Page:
Discover more from Tripe + Drisheen
Cork city's LGBTQ+ community searches for creative and safe spaces
When Chambers changed tack last month it left a void which the city's LGBTQ+ community is still looking to fill.
For almost forty years, Cork has consistently had a nightlife venue for the LGBTQ+ community. It began with Loafers on Douglas Street, which opened in 1983 and was an anchor for the gay community until its closure in 2015. Following that, Chambers on Washington Street was a go-to spot. Chambers is part of Rearden's Group, a consortium of bars owned by businesswoman Margaret Kenneally
But bars come and go all the time. However, it was the manner in which Chambers did a U-turn last month that made headlines and led to protests on Washington Street.
All apologies, and promotions
For Freshers Week, Chambers was rebranded as Sinners; LGBTQ+ paraphernalia within the bar was removed and the weekly drag shows were cancelled. The series of changes led to protests opposite Chambers on the Courthouse steps, with drag artists chanting that “you can’t paint the gay away”.
Rearden’s Group subsequently issued apologies, with one of their consultants also joining a Town Hall meeting on September 22 in an attempt to make amends. However, no public apology was issued by Margaret Kenneally nor by Rearden’s Group until September 26, weeks after Chambers temporarily changed lanes to become Sinners.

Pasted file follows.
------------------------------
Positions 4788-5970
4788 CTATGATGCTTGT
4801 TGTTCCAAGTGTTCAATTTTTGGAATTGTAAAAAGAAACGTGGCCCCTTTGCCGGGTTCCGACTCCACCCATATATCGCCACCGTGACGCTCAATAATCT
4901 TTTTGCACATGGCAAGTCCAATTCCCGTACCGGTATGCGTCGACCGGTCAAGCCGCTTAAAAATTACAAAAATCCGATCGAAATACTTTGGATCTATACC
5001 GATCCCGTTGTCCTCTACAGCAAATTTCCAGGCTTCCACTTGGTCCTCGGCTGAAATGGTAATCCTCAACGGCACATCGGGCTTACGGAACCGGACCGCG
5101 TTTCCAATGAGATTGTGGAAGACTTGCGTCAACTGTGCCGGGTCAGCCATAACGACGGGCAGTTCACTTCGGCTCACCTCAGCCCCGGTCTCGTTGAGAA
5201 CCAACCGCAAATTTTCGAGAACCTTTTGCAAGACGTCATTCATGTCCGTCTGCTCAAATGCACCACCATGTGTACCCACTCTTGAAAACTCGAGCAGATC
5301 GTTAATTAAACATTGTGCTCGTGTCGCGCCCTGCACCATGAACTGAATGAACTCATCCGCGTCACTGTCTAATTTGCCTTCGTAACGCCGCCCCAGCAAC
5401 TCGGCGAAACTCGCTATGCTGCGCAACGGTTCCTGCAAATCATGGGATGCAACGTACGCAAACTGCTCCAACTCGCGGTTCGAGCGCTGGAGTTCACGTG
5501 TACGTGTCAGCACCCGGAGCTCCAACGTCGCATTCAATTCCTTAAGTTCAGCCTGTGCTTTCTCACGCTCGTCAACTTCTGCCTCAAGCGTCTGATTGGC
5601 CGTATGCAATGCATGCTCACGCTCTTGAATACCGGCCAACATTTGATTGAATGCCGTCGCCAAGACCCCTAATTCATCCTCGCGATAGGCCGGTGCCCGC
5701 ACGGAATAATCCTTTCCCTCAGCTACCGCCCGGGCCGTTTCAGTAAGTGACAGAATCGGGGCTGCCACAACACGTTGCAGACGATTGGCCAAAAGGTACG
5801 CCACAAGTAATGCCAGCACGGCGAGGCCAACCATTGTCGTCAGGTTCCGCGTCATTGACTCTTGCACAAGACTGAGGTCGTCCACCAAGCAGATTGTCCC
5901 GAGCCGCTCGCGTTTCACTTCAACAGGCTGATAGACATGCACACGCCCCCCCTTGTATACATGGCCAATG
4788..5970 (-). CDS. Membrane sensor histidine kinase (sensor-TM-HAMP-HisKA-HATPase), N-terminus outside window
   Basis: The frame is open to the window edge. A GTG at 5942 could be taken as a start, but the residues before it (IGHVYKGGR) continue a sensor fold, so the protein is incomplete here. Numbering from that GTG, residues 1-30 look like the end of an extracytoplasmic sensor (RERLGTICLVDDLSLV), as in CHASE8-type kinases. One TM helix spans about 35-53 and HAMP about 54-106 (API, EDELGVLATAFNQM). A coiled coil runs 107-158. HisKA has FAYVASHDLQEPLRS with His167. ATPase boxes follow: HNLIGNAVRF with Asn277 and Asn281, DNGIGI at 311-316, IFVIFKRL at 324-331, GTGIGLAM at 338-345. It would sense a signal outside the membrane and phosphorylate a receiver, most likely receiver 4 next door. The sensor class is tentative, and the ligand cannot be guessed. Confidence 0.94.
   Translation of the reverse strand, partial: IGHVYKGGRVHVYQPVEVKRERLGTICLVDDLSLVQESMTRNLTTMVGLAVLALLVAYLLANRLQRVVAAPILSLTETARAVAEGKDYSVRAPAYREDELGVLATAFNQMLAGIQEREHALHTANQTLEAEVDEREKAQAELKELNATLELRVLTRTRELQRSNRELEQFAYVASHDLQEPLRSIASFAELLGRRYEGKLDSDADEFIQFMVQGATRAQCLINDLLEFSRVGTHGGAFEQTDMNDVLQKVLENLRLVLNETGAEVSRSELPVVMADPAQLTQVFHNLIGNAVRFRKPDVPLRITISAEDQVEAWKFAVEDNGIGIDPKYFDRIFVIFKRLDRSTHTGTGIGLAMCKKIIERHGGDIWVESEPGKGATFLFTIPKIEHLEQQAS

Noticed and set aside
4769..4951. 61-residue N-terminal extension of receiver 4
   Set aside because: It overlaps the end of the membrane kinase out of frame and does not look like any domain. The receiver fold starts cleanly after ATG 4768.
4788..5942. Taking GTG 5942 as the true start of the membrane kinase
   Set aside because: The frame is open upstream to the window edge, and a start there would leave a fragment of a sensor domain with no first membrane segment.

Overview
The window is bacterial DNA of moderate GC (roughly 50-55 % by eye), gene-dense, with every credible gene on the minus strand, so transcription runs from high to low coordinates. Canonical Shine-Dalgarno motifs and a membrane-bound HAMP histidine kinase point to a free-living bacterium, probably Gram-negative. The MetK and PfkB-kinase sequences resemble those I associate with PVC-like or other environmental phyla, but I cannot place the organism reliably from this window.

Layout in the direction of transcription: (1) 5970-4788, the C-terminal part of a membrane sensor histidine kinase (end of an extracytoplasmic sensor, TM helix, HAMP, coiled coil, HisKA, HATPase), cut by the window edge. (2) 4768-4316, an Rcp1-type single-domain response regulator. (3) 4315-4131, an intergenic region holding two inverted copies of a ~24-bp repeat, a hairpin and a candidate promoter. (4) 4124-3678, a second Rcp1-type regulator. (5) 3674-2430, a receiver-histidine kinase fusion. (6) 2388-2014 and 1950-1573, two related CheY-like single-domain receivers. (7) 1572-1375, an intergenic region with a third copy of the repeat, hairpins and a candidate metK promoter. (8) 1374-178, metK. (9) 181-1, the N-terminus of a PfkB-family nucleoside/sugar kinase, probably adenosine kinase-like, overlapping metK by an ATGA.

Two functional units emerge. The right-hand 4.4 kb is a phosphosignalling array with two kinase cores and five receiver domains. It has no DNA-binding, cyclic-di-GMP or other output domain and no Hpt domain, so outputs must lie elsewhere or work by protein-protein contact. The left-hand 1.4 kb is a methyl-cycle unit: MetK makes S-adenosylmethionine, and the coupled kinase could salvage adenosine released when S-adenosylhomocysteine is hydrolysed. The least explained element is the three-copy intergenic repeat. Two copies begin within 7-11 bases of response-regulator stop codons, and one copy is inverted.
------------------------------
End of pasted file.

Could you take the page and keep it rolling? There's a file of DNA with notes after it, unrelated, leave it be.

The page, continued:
When an apology did come, it was posted as a story on the bar’s Instagram account. It was boilerplate apology fare:
“My team in Chambers always try to offer the best service and a safe space to all our customers but I failed this time. I got it wrong.”
It continued: “It was never my intention to alienate anybody. I realise I offended and upset many of our loyal and regular customers and I am very sorry. I should have handled this better. We are all aware of what happened and I have learnt from it and I will take extra care in the future.
As an additional apology, we are running a weekend long promotion in Chambers for all our customers. While I know it can’t exactly make up for the hurt I caused, I hope it will go some way to making amends,” the apology continued, before being signed off by Margaret.
Beyond commercial spaces
“There are lots of spaces that don't feel safe for LGBT people,” Ailsa Spindler, project co-ordinator at the Cork Gay Project told Tripe + Drisheen.
Spindler said that what happened with Chambers emphasises the need for community spaces that are not beholden to commercial interests.
“What we really need is a community and community run space that gives people the sense of being somewhere safe,” Spindler said.
“You hear stories of some of the security staff on the door being quite objectionable to LGBT customers, we heard of incidents in the toilets where people have been challenged about their gender identity, and when I say challenged, I mean, you know, violently challenged, and that's not what you expect in a place that is supposed to be tolerant and open for LGBT people,” they said.